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Evidence-Based Practices


CPE serves to bridge the gap between research and practice by offering public safety training on the application and value of evidence-based practices and developing resources such as the Oregon Knowledge Bank, a public safety resource in partnership with the Criminal Justice Commission.  Beyond training and resources, CPE encourages the implementation of evidence-based practices by assisting with studies related to statewide issues or dynamics and providing public safety agencies with assistance in translating contemporary research. For its efforts regarding evidence-based practices, CPE was named as one of the National Institute of Justice's 2017 LEADS Agencies.

To request research assistance, click here.


Evidence-based Practices


To broaden a recent definition, evidence-based practices (EBP)  “use data, analysis, and research to supplement experience and professional judgment…in order to most effectively…provide the best possible [service] to the public." (Cordner, G., 2017) The concept of EBP has long been in use in other fields such as medicine and, more recently, corrections. It is an effective framework for determining what works for our agencies and communities.

CPE promotes the use of EBP by offering practitioners the tools and resources to enable them to implement effective programs and practices. Our researchers act as bridges between academics and practitioners, by offering specialized research and translation skills.

For an introduction to EBP, check out this BJA article.


Current Projects & Programs


OKB Logo and link




Choosing to Serve Logo and survey link

Oregon Knowledge Bank

The Oregon Knowledge Bank (OKB) is a collaboration between CPE and the Oregon Criminal Justice Commission. It is a resource for and created by the public safety community in Oregon. The OKB focuses on Oregon: its innovative policing, corrections, and community supervision programs; and research conducted on criminal justice initiatives.

Programs - The OKB program section provides the ability to submit, share, and search for public safety programs from around Oregon.

Research - The OKB research section provides summaries of topics and research studies relevant to the needs of Oregon agencies and the communities they serve. From here, research assistance can also be requested.


Follow the OKB on Facebook!



Choosing to Serve Study

In addition to bridging the gap between practitioners and academics, we are beginning to contribute our own work to the larger body of research. Currently, we are working on the Choosing to Serve project. This project came about due to significant shifts affecting police-community relationships, as well as the culture of policing itself. The purpose of this survey is to better understand the perceptions within groups associated with policing - potential applicants, police recruits, current and former officers, and civilian personnel. This survey-based project includes questions about perceptions of the drivers and barriers to a career in law enforcement.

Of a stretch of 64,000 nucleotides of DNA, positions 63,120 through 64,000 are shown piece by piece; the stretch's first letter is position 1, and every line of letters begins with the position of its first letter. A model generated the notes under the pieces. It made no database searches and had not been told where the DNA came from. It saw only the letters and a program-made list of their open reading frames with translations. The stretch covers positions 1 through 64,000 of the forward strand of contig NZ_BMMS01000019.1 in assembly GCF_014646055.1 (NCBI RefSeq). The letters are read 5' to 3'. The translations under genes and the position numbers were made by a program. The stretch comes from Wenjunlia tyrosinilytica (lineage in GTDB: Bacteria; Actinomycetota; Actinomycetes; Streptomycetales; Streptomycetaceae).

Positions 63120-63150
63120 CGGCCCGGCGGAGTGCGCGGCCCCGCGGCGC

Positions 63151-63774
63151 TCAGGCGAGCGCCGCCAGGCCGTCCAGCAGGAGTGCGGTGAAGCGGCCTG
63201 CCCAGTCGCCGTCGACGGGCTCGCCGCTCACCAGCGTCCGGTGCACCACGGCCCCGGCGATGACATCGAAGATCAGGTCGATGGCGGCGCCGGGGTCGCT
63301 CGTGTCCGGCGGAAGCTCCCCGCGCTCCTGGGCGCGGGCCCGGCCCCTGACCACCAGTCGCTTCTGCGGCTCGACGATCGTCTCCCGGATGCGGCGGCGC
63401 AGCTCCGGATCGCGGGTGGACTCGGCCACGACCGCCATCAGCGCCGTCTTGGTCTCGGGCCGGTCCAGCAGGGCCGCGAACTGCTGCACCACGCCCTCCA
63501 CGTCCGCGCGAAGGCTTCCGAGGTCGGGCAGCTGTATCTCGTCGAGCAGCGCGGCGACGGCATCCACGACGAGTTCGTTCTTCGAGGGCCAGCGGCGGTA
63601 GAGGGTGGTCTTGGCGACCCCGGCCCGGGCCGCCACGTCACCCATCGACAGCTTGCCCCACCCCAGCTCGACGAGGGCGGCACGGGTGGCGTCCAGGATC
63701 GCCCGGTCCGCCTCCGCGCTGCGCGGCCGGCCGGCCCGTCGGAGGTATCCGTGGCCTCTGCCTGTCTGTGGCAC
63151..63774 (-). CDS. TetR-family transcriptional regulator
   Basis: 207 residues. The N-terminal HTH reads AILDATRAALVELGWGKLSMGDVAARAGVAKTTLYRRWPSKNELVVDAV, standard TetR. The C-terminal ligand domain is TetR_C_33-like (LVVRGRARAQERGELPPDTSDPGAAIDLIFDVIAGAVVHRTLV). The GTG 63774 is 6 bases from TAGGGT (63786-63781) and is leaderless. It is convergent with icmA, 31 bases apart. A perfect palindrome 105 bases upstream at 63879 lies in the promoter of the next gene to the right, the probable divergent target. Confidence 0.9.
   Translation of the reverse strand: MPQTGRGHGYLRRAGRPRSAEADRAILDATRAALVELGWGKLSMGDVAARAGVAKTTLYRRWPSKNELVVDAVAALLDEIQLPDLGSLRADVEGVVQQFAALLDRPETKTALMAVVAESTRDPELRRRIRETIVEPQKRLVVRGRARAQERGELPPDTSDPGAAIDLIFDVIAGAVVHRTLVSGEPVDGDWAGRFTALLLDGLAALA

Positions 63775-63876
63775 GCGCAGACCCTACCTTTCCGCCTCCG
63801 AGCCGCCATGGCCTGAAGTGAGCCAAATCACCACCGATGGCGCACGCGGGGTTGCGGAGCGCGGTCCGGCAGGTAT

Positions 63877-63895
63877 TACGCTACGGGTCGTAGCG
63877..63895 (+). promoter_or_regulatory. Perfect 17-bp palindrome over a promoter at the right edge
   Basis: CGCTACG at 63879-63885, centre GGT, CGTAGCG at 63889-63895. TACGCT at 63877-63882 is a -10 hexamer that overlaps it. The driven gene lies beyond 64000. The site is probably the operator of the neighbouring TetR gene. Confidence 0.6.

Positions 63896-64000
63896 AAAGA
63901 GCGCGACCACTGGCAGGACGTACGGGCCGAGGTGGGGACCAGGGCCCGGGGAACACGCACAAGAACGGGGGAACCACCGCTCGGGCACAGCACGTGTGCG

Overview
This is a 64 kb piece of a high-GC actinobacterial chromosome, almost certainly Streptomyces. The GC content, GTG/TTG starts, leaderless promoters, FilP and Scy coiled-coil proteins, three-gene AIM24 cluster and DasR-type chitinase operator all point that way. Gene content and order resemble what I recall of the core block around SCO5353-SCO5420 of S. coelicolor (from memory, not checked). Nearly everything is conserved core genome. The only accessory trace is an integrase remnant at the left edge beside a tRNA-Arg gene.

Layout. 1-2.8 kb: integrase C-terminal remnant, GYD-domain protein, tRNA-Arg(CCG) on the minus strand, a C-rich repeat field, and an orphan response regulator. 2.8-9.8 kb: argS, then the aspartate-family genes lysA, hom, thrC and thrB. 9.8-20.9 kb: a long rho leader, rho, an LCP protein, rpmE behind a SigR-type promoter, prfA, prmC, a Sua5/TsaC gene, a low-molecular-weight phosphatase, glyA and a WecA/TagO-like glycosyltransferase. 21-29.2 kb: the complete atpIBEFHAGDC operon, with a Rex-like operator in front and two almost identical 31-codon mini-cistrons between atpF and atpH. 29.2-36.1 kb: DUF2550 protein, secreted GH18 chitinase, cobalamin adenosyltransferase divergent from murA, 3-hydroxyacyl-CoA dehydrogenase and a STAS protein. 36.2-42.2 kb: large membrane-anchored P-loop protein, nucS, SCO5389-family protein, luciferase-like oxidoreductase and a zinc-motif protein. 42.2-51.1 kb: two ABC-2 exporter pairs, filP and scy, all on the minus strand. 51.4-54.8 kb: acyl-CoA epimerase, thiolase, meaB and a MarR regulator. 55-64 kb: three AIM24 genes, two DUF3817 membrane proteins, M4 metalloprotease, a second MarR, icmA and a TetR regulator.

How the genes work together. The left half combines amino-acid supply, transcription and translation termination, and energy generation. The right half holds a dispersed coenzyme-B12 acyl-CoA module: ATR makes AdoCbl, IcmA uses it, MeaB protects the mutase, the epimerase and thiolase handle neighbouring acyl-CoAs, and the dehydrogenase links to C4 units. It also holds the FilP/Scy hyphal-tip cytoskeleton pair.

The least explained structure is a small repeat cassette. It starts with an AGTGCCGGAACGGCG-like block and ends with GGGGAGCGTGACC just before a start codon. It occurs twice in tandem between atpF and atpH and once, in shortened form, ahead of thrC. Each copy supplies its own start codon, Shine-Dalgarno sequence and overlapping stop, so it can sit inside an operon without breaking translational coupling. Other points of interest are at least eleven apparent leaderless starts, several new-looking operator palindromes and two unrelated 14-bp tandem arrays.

If you are currently an OREGON college student, a police academy recruit, a current police officer, a current law enforcement civilian employee, or a former/retired police officer, please consider taking five minutes to complete our survey at Survey Monkey - Choosing to Serve

Tools & Resources


In 2014, President Obama established the Task Force on 21st Century Policing in response to numerous events that negatively affected trust between police agencies and the communities they serve. With the insight of numerous stakeholder groups, the Task Force developed recommendations for "how policing practices can promote effective crime reduction while building public trust."

The recommendations, and associated action items, are divided into six pillars:

  1. ​Building Trust and Legitimacy 
  2. Policy & Oversight
  3. Technology & Social Media
  4. Community Policing & Crime Reduction
  5. Officer Training & Education
  6. Officer Safety & Wellness​

​The Task Force's Final Report​ provides further details on the recommendations themselves.

For information on research associated with the six pillars, check out IACP's An Evidence-Assessment of the Recommendations of the President's Task Force on 21st Century Policing​​ developed in partnership with George Mason University's ​Center for Evidence-Based Crime Policy​.

For a quick read on the six pillars and program ideas, check out IACP's ​Starting With What Works Using Evidence-Based Strategies​​​.​​

  • ​There are numerous resources available online. Check out our Research Resources​ document for a one-stop list of helpful links!
  • We love Google too, so here are some handy search tips​ for getting the most out of it.
  • Everyone problem solves every day, but having a framework makes large scale problem-solving much more straight forward. 

Effective communication with stakeholders is a key component to implementing EBPs successfully. Here are some basic tips and tricks for presenting and writing about your big ideas.

In an effort to contribute to evidence-based practices, DPSST has partnered with academic institutions such as Washington State University and Pacific University, as well as research groups including the National Institute of Justice and Force Science. 

We are excited to continue participating in partnerships with academics. Please email our Research Coordinator if you are interested in exploring partnership opportunities.

Just as important, we want to cultivate partnerships between law enforcement practitioners and academics. If you are an academic seeking an agency OR an agency seeking an academic, email our Research Coordinator​​ and let us help connect you!​​

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